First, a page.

Okay, I wanted to talk about IEEE's recent event
honoring SPARC; but, before I even get started, I should address a couple of points about the title.
First: when I’ve written before about our technology history, I've sometimes been asked, “Should you really be talking about how old
such-and-such a thing is?”
Not even a problem here. As far as current enterprise processors are concerned, SPARC
’s still the new kid on the block:x86
Mainframes? Still around, as you know. Built on an architecture
announced in 1964
And yes: I see that hand waving frantically in the back: “WAIT! WAIT! But why does the title say ’1989
’? Wasn’t SPARC introduced in 1987
Well, yes. Yes, it was. Gold star for you!
But it’s been not dead
A PROUD TRADITION OF BEING NOT AT ALL DEAD CONTINUES
In 1989, I'd just joined Sun, after several years as a customer. I was of course up on all the news about the brand new SPARCstation 1
, and I was excited to learn what was coming next.
Which was a full-frontal assault from our competitors.
Not to blame them; I mean, here we were, the fairly-new guys (only 5 years old at the time SPARC was announced)—and we dared to come out with an entirely new processor architecture?
And this is where, two years in, we started to hear people (well, our competitors) say: SPARC is dead! Never going anywhere.
HP was probably the leader in death-knell pronouncements, because they’d just bought Apollo, which had a line of "SPARC-killer" workstations based on the PRISM
processor. Those faded out right about the same time I found out where the coffee supplies were in the office.
But that’s OK, because HP had a new line of “Snake
” workstations, which would totally crush SPARC! Those did a bit better; the underlying chip hung on long enough to become the processor that HP killed in favor of Itanium
. SPARC-crushing: not so much.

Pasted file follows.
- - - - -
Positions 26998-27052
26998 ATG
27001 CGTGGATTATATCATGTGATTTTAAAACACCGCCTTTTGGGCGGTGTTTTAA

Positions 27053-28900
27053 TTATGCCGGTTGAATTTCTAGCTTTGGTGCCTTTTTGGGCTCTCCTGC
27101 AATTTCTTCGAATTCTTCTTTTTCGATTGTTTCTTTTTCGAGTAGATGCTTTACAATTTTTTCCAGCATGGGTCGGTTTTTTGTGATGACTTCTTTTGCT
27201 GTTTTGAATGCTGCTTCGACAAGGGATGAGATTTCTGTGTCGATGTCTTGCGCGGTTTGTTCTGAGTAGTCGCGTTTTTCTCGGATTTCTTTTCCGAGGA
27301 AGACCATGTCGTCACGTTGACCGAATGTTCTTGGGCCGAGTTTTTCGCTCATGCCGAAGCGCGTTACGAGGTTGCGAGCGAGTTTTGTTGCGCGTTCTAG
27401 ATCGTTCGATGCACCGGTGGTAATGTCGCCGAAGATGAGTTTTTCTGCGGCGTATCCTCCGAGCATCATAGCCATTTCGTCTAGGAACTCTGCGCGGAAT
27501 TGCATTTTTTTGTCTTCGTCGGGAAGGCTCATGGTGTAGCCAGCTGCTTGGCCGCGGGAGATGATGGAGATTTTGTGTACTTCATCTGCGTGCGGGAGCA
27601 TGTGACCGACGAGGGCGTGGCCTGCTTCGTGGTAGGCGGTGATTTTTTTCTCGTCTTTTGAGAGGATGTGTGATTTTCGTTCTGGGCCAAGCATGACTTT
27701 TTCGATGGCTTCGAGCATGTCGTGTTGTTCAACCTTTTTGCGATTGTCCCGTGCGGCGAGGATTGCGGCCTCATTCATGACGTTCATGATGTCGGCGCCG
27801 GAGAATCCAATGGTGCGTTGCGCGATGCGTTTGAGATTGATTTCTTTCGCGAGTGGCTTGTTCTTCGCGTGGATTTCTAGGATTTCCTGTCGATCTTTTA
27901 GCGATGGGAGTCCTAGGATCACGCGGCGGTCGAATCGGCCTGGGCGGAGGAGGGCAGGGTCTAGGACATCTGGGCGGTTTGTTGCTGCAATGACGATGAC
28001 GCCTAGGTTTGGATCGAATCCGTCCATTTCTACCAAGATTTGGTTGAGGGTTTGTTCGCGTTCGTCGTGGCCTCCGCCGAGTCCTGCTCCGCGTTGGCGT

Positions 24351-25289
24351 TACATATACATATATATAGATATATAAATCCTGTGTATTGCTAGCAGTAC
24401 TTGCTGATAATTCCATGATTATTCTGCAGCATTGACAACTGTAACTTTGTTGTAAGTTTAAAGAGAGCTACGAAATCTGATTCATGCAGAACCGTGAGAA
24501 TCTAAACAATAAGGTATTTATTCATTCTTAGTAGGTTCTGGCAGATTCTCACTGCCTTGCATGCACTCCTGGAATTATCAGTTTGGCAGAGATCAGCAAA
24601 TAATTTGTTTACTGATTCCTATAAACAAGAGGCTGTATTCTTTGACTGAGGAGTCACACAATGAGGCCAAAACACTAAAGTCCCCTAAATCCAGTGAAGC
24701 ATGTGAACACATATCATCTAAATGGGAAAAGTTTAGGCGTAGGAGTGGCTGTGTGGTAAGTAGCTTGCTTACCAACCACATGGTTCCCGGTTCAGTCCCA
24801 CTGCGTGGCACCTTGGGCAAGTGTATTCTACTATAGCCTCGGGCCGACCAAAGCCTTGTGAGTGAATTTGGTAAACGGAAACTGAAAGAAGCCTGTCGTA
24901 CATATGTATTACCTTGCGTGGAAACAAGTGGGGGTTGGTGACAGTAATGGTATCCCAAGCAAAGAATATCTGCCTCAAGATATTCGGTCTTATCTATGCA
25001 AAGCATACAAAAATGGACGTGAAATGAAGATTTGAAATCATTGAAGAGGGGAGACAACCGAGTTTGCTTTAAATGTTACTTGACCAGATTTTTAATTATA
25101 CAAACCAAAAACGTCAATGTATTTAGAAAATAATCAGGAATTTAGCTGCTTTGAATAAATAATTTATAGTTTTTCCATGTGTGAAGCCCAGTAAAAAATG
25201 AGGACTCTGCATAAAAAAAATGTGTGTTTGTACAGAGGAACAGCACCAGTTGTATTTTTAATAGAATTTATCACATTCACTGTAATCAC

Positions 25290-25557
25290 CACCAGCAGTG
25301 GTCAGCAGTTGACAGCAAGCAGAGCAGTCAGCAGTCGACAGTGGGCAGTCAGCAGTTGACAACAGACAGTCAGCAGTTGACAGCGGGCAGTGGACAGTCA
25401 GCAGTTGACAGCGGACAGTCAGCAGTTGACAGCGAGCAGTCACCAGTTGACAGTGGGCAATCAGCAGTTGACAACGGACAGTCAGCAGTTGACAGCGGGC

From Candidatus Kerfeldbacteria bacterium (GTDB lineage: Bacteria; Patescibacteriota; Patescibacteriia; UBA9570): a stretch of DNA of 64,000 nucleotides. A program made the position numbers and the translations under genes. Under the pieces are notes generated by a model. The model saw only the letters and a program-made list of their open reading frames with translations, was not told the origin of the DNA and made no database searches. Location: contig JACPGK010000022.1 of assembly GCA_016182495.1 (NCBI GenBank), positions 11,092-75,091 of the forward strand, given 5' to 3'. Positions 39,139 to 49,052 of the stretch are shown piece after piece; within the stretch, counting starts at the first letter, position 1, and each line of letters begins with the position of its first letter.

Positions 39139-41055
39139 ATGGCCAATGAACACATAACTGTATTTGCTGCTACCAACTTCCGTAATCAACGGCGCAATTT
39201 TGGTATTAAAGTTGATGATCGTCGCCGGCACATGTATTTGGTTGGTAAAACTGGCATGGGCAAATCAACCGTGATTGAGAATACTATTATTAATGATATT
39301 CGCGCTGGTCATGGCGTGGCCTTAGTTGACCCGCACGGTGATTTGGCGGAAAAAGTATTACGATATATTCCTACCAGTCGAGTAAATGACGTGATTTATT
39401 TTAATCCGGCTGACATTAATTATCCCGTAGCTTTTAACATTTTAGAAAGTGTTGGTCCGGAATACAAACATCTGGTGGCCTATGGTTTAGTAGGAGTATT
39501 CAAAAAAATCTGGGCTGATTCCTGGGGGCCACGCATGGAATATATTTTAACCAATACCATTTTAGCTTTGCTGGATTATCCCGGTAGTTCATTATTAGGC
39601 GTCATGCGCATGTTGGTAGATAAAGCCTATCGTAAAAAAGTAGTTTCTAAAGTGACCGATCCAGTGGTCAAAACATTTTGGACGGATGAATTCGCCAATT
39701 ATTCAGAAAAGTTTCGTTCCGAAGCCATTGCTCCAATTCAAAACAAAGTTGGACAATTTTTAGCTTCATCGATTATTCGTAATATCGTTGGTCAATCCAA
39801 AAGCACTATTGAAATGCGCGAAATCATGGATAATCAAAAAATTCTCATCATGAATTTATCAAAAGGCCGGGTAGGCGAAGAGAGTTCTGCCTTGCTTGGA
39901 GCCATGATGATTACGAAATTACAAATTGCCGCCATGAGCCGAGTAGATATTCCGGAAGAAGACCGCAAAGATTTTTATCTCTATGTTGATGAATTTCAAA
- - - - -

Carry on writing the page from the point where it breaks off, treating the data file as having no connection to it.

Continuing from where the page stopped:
Next up was DEC Alpha
, which was—you guessed it—going to be the end of SPARC. (My favorite DEC presentation tidbit from back in the day: the transition from VAX
to Alpha was going to be E-Z ...because they could both read the same plaintext data files ! I’m not making this up.) Alpha’s still around, technically, as is Itanium. SPARC killing, though: not achieved.
But there’s more to this story than just sheer survival—SPARC has a habit of becoming the leader in technologies other companies had to scramble to match: RISC
computing, extreme chip multithreading
, and now Software in Silicon
. SPARC stays not-dead the way any technology does: continuous innovation.
OK… but what’s the next reason for it to be not-dead?
How about four?
FOUR REASONS TO BET ON SPARC
1. Oracle and this other guy named Larry
A lot of people were skeptical—very skeptical—about what was going to happen to Sun’s hardware business after the acquisition. (That’s OK; some of us at Sun were kind of interested in that, too.)
Larry Ellison answered that pretty boldly on the day the deal closed, laying out a roadmap for SPARC/Solaris systems. How’d we do on that? Not too bad:
Oracle’s strategy is to be in a business for the long haul, and nothing shows that more dramatically than what has happened with SPARC since then—moving beyond “not dead” to “holy…”. Oracle’s intensified efforts on both SPARC and Solaris are demonstrably paying off, in a big way, at the same time our main enterprise competitors seem to have lost their way.